As instrumental as any leader’s vision, direction, or charisma might prove, though, the stories of movements cannot be fully told as the stories of individual, powerful figures. The grand gestures of particular high-profile personae might serve as useful focal points for telling the history of a movement in shorthand, but the actual work of a movement is carried out by a multitude of hands performing smaller, sometimes even invisible acts. Struggles for justice are always, necessarily propelled from the bottom up, not from the top down.
Our fixation on the great and powerful isn’t a concern just for how we tell our history, though — it also affects how we can understand and shape our present and future.
Take our union. Last year, some journalists wrote of our contract fight over the Basic Agreement in terms of the dynamics between the high-profile leaders on each side. “Do-Or-Die IATSE Contract Talks Expected to Continue Friday; [AMPTP President] Carol Lombardini & [IATSE President] Matt Loeb Have Long History of Finding the Deal,” declared one unwieldy headline in Deadline. But such a characterization reduces the complexity of the situation to a drama playing out between just two actors, Loeb and Lombardini, effectively sidelining the more than 50,000 IATSE members who had voted to authorize a strike (never mind an array of studio executives and stakeholders to whom Lombardini was accountable). In a labor movement powered by collective values and collective action, we are done a disservice by narratives framing our story as one of powerful individuals acting in isolation.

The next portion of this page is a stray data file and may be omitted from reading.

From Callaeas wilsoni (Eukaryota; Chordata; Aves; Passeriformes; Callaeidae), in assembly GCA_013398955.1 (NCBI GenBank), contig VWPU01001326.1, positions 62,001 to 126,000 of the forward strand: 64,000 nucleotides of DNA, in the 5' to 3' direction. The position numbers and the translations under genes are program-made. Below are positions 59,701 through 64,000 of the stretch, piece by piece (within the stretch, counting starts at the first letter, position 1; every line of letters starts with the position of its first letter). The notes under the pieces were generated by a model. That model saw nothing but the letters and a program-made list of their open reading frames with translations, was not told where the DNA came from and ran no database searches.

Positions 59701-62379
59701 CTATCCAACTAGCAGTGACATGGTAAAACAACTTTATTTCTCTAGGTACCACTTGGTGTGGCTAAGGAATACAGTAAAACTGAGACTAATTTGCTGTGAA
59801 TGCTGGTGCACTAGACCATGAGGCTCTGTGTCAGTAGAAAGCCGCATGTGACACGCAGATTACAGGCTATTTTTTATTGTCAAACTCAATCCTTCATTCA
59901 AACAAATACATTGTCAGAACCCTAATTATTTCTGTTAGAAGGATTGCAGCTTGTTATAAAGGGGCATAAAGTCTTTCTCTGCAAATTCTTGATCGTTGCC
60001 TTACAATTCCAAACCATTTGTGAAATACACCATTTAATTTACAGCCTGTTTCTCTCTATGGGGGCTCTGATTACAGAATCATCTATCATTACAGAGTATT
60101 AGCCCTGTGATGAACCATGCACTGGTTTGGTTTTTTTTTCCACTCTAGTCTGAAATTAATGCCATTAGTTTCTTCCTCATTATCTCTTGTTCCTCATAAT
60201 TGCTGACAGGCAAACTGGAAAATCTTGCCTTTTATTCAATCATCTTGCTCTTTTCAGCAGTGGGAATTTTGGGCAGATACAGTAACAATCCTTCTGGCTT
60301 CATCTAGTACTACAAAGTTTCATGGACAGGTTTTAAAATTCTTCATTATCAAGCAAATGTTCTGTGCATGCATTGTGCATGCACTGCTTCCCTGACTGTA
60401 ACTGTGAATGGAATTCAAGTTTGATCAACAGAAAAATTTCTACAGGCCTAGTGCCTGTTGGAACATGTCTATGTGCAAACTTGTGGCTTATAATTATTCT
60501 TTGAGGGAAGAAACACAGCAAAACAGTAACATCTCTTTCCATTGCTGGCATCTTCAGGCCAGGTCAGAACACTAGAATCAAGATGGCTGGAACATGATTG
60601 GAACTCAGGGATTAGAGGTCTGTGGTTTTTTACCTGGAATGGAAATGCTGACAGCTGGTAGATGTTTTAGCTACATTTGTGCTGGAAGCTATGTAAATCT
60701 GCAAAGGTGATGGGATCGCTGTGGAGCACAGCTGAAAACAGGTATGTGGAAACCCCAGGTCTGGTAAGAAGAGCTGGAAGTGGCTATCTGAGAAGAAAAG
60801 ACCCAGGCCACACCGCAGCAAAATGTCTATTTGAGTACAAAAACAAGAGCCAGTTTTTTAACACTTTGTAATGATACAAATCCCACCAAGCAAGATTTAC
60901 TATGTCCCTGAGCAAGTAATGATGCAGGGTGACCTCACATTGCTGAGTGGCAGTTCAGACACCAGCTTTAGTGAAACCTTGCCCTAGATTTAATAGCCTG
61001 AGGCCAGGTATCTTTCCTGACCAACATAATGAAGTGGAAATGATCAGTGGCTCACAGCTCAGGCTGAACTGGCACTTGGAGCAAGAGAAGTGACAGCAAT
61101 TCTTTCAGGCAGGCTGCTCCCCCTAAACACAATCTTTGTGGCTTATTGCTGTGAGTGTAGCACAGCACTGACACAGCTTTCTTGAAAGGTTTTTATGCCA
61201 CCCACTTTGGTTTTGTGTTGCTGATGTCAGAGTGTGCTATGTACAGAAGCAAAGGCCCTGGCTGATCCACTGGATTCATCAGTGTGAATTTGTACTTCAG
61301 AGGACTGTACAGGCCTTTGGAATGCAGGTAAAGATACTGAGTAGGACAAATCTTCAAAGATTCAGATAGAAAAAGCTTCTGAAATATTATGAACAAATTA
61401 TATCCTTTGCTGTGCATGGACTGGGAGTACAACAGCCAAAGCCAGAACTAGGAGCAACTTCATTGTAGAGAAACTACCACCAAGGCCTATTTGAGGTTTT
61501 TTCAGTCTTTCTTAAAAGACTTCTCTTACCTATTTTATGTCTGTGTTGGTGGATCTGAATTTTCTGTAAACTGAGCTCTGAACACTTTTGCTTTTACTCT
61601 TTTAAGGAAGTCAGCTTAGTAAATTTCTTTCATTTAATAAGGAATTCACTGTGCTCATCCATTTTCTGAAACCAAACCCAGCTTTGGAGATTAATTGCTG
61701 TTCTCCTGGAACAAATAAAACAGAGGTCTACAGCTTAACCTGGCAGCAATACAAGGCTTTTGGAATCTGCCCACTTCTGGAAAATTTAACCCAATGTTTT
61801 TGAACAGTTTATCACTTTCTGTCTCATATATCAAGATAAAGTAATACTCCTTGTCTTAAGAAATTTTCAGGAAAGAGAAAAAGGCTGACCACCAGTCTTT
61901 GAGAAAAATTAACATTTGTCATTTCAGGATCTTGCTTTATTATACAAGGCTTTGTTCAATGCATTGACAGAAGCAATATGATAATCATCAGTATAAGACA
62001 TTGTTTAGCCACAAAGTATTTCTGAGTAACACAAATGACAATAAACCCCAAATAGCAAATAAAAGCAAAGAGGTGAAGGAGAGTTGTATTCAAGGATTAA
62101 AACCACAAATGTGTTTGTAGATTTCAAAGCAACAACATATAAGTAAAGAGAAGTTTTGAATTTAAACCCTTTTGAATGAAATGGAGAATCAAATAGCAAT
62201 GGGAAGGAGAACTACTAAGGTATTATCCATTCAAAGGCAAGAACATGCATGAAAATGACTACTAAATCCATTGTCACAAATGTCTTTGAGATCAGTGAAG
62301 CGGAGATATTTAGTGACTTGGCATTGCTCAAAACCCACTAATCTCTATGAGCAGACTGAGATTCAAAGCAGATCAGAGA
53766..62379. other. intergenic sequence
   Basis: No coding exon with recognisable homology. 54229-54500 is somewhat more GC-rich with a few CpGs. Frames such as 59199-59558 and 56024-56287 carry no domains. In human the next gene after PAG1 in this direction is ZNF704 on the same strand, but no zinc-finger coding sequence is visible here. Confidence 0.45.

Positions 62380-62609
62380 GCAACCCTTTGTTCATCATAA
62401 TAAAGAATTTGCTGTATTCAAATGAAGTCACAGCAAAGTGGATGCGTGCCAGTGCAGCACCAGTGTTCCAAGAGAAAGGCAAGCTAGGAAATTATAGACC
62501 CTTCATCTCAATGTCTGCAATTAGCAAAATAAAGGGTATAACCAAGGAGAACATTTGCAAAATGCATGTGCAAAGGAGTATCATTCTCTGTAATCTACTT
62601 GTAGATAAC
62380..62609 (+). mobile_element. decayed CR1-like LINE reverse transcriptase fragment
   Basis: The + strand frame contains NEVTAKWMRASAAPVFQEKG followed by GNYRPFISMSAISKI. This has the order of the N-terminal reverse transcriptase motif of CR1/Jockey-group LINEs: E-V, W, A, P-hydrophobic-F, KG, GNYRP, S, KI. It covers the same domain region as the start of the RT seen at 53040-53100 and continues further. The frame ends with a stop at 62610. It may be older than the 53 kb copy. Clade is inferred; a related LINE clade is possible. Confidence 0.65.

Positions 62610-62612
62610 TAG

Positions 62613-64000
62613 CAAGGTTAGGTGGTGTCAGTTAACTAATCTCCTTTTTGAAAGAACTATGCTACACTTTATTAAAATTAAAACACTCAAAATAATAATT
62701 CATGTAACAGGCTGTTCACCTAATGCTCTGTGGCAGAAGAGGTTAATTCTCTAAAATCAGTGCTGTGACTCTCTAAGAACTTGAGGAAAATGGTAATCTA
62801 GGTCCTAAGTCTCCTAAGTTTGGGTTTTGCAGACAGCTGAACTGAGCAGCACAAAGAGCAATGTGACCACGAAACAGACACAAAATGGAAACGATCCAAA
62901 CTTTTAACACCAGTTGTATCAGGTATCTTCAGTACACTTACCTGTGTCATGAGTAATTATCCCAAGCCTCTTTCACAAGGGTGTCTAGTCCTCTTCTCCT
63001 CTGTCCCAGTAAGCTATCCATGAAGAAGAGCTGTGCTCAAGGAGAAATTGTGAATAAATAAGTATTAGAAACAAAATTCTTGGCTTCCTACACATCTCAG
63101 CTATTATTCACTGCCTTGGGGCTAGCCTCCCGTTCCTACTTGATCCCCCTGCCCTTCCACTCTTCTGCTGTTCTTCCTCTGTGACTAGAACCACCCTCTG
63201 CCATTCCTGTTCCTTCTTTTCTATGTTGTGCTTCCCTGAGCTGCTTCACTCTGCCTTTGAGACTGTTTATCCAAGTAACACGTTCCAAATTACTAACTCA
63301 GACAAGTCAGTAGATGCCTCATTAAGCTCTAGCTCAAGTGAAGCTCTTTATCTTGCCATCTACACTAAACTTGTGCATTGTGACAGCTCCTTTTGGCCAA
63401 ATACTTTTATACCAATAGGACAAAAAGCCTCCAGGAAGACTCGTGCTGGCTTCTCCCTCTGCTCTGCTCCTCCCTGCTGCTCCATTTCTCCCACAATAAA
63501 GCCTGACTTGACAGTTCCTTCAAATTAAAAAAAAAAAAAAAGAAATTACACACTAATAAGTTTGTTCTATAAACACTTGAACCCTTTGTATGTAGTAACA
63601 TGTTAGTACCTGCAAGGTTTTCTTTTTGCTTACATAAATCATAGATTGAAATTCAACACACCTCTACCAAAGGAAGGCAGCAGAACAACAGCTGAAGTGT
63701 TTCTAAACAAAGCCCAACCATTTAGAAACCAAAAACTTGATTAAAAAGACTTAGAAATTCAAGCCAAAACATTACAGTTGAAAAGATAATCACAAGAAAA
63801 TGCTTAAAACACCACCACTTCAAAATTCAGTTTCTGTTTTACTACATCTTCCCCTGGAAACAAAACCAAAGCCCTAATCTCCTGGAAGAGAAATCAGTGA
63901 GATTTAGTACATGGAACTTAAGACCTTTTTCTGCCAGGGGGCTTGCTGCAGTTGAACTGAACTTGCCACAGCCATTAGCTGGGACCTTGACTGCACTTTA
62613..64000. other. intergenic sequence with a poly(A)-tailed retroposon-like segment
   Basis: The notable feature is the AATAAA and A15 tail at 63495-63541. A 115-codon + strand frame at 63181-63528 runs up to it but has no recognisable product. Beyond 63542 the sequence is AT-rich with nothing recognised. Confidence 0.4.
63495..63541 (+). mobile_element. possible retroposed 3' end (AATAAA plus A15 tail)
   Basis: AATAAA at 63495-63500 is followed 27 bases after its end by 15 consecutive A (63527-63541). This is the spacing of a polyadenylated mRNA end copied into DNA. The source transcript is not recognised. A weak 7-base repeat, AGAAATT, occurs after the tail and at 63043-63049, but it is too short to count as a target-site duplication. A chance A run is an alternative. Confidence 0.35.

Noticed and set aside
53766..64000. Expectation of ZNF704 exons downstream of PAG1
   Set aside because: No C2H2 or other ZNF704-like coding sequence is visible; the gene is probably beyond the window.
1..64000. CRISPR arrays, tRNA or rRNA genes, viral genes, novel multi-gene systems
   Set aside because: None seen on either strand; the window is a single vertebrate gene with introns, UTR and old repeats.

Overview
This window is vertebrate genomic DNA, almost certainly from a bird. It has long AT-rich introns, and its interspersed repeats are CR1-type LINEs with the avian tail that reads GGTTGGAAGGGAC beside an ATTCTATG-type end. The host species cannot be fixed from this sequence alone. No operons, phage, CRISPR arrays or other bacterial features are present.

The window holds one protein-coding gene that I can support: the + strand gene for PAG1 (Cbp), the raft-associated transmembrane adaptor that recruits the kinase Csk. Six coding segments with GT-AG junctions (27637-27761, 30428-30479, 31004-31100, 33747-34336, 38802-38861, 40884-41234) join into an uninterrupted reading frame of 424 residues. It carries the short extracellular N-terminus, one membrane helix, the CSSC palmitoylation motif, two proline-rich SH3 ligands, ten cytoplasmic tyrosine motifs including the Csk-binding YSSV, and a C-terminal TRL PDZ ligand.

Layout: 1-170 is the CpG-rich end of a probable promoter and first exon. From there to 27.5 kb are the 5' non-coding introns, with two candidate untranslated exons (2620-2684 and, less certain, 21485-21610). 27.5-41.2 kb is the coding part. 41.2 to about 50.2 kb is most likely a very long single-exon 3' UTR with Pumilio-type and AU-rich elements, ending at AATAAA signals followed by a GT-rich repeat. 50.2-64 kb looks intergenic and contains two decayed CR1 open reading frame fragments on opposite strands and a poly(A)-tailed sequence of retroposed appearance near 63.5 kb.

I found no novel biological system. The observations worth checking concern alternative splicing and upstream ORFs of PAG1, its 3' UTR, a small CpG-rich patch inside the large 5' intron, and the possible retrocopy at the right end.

Because, ultimately, whatever we may collectively achieve as a union isn’t really up to Matt Loeb — or, for that matter, to Cathy Repola, or even to our elected board of directors, the body that sets official Local 700 policy. It’s up to the 9,000-plus members of the Editors Guild and up to the 160,000-plus members of the IATSE. In the fights ahead of us, each member will need to play an active role; we can’t prevail with members sitting passively in the audience.
In our most recent Guild elections, you might have noticed more names on the ballot than you’re used to. We saw a significant uptick in the number of members running for seats on the board. That’s a good thing. A healthy union is one in which people take an interest in governance, run for office, and engage fully in the democratic process.
But our Guild’s system of proportional representation by classification means that the ratio of members to elected board members is close to 200-to-1. That ratio works fine for a legislative body charged with deliberating and deciding organizational policy, but it’s not a large enough group to ensure that every rank-and-file member has a direct and personal connection to Guild leadership.